The European Community is broke. And, so far, its political leaders are showing few signs of taking the drastic steps that are needed to shore up the 10 -nation group's crumbling finances.
The announcement of the Community's virtual bankruptcy was made here Wednesday by European Commission President Gaston Thorn. He said the commission had imposed a 10-day freeze on some agricultural payments. The group would meet Oct. 14 to decide what measures to take to ensure the Community does not exceed its legal spending limits this year.
It was a fitting climax to this week's three-day jumbo meeting of EC foreign, finance, and agriculture ministers. Although it has become clear that far-reaching decisions must be taken by this December's summit of EC heads of state to avoid severe retrenchment, if not collapse, of the Community, the Oct. 10-12 meetings here produced only small hopes and no concrete decisions.
For years West European leaders have warned the European Community must face up to its severe budget problems or face financial collapse. But as long as the Community was able to muddle through and avoid the politically difficult compromises each country would have to make, nothing was done.
Those days have passed.
The issues are fundamental and highly complex, and to make matters worse, they are tightly interlinked politically and practically, making a package deal the only viable solution.
* Expenditures for the Common Agriculture Policy (CAP), which annually absorbs three-quarters of the Community budget, has spiraled out of control. This year it is 40 percent ahead of projections. Some members, led by West Germany and Britain, have pressed for large cuts in the agriculture budget. Those whose farmers would suffer most from cuts in the subsidy programs, led by France, accept the principle that CAP must be reformed to slow the growth in agricultural spending, but they reject the demand for deep slashes.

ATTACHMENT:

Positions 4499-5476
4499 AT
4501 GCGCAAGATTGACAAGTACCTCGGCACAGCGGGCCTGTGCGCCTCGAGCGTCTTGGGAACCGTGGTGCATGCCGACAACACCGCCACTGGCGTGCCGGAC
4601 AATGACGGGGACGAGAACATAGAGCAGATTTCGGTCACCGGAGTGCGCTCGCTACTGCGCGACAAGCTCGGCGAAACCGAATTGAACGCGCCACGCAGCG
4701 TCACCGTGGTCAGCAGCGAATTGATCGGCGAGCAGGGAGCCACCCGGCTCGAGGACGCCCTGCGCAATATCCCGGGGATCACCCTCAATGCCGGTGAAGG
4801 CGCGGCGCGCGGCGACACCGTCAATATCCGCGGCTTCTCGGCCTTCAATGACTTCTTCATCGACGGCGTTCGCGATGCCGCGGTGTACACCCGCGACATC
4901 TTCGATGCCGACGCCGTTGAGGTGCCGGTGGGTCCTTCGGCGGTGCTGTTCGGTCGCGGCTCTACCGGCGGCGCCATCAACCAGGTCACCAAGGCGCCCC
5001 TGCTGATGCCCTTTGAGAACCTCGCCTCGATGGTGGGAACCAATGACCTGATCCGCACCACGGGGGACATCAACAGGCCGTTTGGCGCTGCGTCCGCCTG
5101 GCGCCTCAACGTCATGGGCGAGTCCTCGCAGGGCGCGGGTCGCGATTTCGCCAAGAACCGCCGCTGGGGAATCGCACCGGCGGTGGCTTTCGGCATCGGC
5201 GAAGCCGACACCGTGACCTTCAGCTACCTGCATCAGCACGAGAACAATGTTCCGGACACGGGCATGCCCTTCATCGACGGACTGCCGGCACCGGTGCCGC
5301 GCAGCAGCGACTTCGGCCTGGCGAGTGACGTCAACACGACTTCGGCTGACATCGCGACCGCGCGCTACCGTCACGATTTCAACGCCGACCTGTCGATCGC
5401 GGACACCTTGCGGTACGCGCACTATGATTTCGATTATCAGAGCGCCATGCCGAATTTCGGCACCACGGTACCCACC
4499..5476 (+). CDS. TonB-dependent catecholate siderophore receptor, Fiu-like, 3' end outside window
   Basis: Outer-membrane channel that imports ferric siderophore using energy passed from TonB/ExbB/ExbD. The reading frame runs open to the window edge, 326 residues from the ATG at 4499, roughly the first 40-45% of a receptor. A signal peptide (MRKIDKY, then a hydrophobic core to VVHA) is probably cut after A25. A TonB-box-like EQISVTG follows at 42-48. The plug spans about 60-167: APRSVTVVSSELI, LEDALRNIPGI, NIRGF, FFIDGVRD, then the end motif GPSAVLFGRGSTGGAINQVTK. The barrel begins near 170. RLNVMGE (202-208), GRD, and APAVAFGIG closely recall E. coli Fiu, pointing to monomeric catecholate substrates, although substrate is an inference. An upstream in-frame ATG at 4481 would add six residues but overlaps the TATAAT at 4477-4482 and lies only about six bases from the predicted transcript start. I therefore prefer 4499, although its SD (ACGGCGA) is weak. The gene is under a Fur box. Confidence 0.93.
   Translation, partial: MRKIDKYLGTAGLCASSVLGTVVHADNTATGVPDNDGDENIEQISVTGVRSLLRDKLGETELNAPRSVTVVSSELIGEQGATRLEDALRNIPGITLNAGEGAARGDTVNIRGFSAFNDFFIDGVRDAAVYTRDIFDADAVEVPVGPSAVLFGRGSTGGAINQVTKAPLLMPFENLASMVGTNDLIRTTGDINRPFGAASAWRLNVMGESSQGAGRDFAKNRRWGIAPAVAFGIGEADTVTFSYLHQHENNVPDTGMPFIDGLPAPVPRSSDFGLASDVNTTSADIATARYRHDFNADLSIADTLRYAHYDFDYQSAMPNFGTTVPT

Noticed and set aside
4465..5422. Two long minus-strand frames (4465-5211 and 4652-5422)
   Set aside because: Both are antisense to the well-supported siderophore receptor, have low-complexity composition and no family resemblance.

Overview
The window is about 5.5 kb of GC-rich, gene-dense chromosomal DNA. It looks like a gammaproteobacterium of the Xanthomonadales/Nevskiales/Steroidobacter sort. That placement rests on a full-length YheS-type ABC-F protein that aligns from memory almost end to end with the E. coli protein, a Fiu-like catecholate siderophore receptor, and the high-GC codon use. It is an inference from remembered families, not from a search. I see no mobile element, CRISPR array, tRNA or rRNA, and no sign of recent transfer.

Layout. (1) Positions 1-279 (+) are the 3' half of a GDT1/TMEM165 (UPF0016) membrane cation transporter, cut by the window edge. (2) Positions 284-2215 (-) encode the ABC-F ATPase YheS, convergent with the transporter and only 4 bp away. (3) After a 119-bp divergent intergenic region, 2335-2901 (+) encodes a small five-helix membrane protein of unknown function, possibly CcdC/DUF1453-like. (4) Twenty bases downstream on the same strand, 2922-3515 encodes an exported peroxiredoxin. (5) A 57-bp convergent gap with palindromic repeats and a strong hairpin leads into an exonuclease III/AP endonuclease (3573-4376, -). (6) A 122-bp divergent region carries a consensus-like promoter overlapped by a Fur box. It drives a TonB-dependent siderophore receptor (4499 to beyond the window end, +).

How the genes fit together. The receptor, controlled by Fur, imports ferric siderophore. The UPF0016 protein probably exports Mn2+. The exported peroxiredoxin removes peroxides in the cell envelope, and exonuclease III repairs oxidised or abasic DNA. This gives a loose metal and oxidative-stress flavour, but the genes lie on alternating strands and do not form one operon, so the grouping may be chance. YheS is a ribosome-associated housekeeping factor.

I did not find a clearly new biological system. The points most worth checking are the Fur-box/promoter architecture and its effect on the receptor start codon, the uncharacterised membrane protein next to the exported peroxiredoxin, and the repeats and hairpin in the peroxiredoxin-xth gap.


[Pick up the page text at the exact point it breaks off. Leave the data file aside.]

* Britain has refused to discuss any reform package that does not deal with budgetary imbalances on a permanent basis.
It is the only net contributor to the Community budget aside from West Germany, even though the British economy is one of the weakest in the EC. The Community has granted Britain rebates the last two years - $650 million in 1983 - after serious threats from London to block any discussion of financial reform.
* To pay for new policies in industrial development, research and technology, and development of less-developed areas of the Mediterranean such as Greece, there must be an increase in the Community's own resources. Otherwise, the inclusion of Spain and Portugal will not be possible. The members must devise a new formula to raise the new funds that will avoid new imbalances such as the current one with Britain. They must also agree whether there should be a legal limit to spending or a more flexible arrangement.
West Germany and Britain are insisting on legal limits and refusing to consider any increase in their own contributions and the adoption of new policies without corresponding cuts in agricultural spending. The other side, pushed by the small countries and France, considers an increase in resources and the new policies as the key to ''relaunching'' the Community and will not approve agricultural reforms without it.
* Any solution will have an effect on trade with the United States, which has warned that any new protectionist measures would be countered.